Once the design, planning, construction and environmental assessment of the zone infrastructure are completed over a period of 24 months, trucks would be the first to be charged, specifically a one-way E-ZPass charge of $25.34, once per day, Monday through Friday, between 6am and 8pm. Fix NYC recommends that first, no earlier than 2020, trucks be charged since truck emissions account for 18% of total emissions from the transportation sector in NYC. After a trucks-only test period, automobiles would be charged $11.52 “once a day to enter the pricing zone.” These charges are estimated to generate gross revenues of $105 million from trucks and $705 million from autos for a total of $810 million, which would be used to fund MTA transit improvements. In addition to these revenues, the program incentivizes auto drivers to shift to other modes of transportation; and commercial drivers to make deliveries during off-peak hours. Thus far, Fix NYC has not finalized the pricing hours (6am-8pm or 6am-11pm) and days (Monday-Friday or Monday-Sunday) in addition to whether there will be any credits for drivers crossing the tunnels.

It should be noted that Fix NYC has exempted buses, taxis and FHVs from zone pricing. Nonetheless, Fix NYC has proposed a surcharge for taxis and FHVs operating within the CBD, with revenues dedicated to the MTA. The worsening of congestion, particularly due to the unchecked growth of Uber (see Figure 2), is no longer a matter of serious public debate

Figure 2. Number of monthly trips, 2015-2017

Figure 2-Number of monthly trips, 2015-2017

While Uber claims that it has served the city at large, the reality paints a different picture. Over the past few years, Uber has largely served, ironically, the areas where transit is abundant, congestion is worse and/or the wealthiest people live (see Figure 3)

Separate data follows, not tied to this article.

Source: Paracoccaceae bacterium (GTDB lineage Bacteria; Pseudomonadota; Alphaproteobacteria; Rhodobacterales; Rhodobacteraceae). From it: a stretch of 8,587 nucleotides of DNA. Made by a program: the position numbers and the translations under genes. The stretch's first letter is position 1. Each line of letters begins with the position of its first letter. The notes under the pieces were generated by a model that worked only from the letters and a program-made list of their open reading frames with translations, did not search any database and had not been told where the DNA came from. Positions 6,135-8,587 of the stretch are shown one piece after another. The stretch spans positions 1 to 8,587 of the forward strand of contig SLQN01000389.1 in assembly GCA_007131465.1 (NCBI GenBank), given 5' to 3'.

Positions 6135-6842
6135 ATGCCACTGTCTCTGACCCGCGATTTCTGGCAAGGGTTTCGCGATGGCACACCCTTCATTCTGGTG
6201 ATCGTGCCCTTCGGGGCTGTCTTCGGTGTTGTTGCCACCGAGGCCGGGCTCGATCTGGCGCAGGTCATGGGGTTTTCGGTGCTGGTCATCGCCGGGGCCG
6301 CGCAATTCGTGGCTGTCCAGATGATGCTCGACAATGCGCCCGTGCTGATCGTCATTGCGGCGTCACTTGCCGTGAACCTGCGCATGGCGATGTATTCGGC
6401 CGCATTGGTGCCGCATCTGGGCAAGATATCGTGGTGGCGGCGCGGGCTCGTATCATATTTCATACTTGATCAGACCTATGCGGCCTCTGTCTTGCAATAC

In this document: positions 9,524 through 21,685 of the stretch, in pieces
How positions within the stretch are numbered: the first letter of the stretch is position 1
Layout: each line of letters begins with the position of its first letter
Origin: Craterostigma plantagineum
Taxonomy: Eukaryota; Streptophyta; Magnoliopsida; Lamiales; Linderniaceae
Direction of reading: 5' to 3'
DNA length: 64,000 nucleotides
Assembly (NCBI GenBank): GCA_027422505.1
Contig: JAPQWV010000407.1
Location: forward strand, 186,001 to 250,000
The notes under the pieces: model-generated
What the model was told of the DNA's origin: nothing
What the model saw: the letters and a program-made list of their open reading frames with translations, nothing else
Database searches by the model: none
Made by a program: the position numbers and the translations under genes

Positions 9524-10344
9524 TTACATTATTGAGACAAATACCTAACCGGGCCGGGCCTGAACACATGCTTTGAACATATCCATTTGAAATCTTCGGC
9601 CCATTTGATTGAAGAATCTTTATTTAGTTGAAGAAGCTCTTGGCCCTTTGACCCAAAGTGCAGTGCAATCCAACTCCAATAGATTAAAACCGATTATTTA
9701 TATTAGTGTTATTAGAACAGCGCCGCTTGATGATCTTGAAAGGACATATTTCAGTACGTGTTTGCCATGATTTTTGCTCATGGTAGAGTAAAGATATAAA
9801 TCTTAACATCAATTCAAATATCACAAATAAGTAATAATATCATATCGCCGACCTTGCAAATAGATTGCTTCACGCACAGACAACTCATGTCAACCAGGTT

Figure 3-Uber trip density, 2017 1
Figure 3-Uber trip density, 2017 2

Figure 3-Uber trip density, 2017

Additionally, there has been a steady increase of black cars’ (mostly Uber) share of TLC-regulated vehicle crashes from 2014 to 2017 (see Figure 4).

Figure 4-TLC-licensed vehicle crashes, 2014-2017

Figure 4-TLC-licensed vehicle crashes, 2014-2017

Thus far, Fix NYC has not finalized the geographical boundary of the surcharge (either 60th Street or 96th Street), the amount of the drop surcharge (between $2 and $5), surcharge for cruising/idling, discount for pooled trips, the hours (6am-8pm or 6am-11pm) and days (Monday-Friday or Monday-Sunday) the surcharge will be in effect. Fix NYC has, however, determined that the affected companies be given a period of 10 months to install the necessary on-board equipment for the surcharge. As an equitable proposal, Fix NYC has made it clear that congestion pricing must not over-burden any subgroup. Data pertaining to the median incomes of car owners and non-car owners have shown that choice riders (people who own cars yet use public transit) will only need to fork out 3.5% of their income ($3,000 out of $85,000) for congestion fees. Of the 118,000 outer borough working residents who drive to Manhattan to work, less than 5,000 (or 4.2%) qualify as working poor.